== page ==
Tuesday, April 14, 2009

Beauty

People seem willing to pay enormous amounts of money for a "room with a view"—like a hotel on the beach or a house on a hillside overlooking the city. You don't need it, though. You can enjoy beauty wherever you find it, but it can't be bought, sold or nailed down in any way. As soon as you try, the beauty is lost and you're stuck with a product that doesn't work as well as it should.

Beauty, of course, is subjective. Is the Grand Canyon beautiful, or just an unsightly gouge in the earth? It depends in part on what you are used to: If you have never seen it before, you might be duly impressed on first viewing, but you won't be if you come from a whole planet of Grand Canyons where it is just another hole in the ground.

One thing is certain: The longer you remain at the Grand Canyon, the less you are going to be awed by it. It's going to fade further and further from your consciousness until only your life on the edge of it matters. After all, you can't DO much with the Grand Canyon; it just sits there.

People may rave about how beautiful something is, but when they do, it is usually because (a) they are new to the experience, or (b) they are trying to sell you something, or (c) they are trying to sell themselves on the wisdom of investments they have already made.

Real estate agents always play up the supposed beauty of whatever area their selling: "Look at those mountains. Look at that seashore. If you buy this property, all of that can be yours!" In fact, it can't be yours. You can buy the property, but what happens shortly thereafter? You stop seeing the view!

Beauty, if it exists, is a temporary emotional reaction inside you, not an inherent quality of the outside world. It is not something you can hang your decisions on, because emotions change. The same view that got you excited the first time you saw it will probably be ho-hum by the fifth time. In the long run, you are concerned with the pragmatic struggles of life, not its setting.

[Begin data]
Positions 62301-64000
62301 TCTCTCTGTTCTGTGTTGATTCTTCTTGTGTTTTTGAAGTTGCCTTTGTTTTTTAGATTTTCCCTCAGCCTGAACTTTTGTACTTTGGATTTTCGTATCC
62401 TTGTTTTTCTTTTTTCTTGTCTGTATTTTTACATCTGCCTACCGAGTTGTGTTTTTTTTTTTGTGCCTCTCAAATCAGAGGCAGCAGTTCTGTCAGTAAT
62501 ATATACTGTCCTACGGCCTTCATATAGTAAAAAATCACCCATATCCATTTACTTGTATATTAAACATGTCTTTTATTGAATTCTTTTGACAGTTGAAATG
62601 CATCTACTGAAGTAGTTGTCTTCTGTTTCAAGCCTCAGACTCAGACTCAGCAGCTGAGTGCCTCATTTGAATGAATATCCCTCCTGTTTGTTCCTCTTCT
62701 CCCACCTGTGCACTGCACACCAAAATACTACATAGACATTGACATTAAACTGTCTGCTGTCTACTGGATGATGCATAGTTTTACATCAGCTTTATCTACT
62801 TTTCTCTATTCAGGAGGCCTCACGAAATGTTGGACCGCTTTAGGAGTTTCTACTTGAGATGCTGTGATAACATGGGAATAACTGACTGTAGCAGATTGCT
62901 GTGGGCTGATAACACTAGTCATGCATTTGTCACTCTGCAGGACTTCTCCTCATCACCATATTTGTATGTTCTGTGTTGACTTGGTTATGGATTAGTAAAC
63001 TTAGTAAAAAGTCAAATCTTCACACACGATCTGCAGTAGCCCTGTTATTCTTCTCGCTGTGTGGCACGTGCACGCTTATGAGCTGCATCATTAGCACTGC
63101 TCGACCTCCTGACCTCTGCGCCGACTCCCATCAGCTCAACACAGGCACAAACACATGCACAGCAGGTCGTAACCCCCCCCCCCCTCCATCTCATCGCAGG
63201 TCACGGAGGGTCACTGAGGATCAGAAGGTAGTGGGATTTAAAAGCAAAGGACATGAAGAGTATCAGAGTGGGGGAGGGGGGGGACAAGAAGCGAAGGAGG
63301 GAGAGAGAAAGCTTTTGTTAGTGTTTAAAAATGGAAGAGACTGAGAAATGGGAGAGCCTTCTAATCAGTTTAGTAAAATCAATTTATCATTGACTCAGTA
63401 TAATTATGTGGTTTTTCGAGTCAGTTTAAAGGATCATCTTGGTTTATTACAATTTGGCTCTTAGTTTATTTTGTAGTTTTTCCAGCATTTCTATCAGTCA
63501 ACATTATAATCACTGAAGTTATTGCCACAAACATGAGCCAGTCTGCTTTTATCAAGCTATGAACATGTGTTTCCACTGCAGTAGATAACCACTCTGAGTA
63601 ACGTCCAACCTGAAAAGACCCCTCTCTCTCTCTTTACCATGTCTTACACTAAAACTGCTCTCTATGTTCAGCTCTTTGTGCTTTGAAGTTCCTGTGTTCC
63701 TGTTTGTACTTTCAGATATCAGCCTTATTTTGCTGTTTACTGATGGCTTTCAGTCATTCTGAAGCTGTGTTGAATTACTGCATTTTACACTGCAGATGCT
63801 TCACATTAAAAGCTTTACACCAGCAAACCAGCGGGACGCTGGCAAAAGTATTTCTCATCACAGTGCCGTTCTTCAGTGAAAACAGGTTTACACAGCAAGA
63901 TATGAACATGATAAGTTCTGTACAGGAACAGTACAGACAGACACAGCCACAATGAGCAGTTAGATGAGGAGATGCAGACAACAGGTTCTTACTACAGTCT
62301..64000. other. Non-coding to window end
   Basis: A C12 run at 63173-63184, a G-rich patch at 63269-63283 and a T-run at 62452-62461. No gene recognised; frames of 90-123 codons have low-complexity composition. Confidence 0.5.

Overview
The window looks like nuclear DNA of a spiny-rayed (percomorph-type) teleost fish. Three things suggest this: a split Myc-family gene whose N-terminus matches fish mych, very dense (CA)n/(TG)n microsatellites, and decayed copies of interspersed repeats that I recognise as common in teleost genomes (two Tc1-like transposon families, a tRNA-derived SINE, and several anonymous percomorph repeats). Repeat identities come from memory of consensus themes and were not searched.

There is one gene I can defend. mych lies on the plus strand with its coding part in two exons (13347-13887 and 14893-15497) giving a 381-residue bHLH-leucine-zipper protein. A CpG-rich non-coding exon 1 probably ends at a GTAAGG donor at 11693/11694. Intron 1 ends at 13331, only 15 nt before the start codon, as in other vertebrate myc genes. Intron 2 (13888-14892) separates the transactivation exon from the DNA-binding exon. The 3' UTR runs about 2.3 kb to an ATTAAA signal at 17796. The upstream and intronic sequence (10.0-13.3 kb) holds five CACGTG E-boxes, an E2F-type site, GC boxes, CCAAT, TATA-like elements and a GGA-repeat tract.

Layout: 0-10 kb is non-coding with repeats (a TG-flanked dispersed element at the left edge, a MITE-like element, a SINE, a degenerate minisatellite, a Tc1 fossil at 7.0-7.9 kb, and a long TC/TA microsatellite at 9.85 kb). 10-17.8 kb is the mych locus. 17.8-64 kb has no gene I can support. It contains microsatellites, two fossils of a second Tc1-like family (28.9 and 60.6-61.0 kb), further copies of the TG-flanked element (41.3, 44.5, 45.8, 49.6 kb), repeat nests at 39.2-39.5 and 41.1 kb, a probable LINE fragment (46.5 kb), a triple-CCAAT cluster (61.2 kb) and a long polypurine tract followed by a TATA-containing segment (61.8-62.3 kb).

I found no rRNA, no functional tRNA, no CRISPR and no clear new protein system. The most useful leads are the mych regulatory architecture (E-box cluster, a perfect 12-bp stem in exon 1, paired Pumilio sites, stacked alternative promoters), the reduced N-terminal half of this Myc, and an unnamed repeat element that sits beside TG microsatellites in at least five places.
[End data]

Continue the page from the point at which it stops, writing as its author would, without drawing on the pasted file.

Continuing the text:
There are things that people universally find beautiful. For example, we seem to be programmed by our genes to see certain facial configurations as attractive—a certain spacing of the eyes, for example—but even this universal beauty fades with exposure. If you marry a fashion model, her objective beauty vanishes to you almost immediately, and what matters from then on is the actual functioning of the relationship.

When it comes to making practical decisions about your life, beauty—in any form—is a big con job. If you choose real estate, relationships or even vacation destinations based on perceived beauty, you are bound to be disappointed. Although the brochure may look pretty, the destination isn't going to look the same to you once you get there and get acclimated. The real operational question is, "What do I do?" and beauty can't help you with that.

The people who try to buy beauty or sell themselves based on it are a sorry lot. If you choose a mate based on appearance or a house based on its scenic view, then you have cheated on the operational criteria that really matter in the long run. You can show off your landmark home or trophy wife to others, who may be impressed at first, but that's not much comfort later if the house doesn't work for you or the relationship hits the skids.

Beauty is something you are free to notice, even turn your head for, but if you start making real decisions based on it, you're doomed.

1 comment:

  1. I live in a house that has a beautiful tree in the backyard and a smaller but also beautiful one in the front yard. Every single time I look out the window and see those leafy giants I feel just a tiny bit happier. But I look out the window often, so the little bits of happiness mount up.

    We also have a room in our house that needs some renovations. Nothing is really wrong with it, but it looks unsightly. Every time I look at it, I feel just a little bit depressed. But I also see this room often, so the little bits of depression accumulate as well.

    So, I do not get used to beauty or to ugliness. Perhaps you are different (not much of a visual person, maybe?), but for some people beauty matters. Does to me. Of course, I could live without it, just like you could also live without travelling all over the world. But we don't wanna do that, do we?

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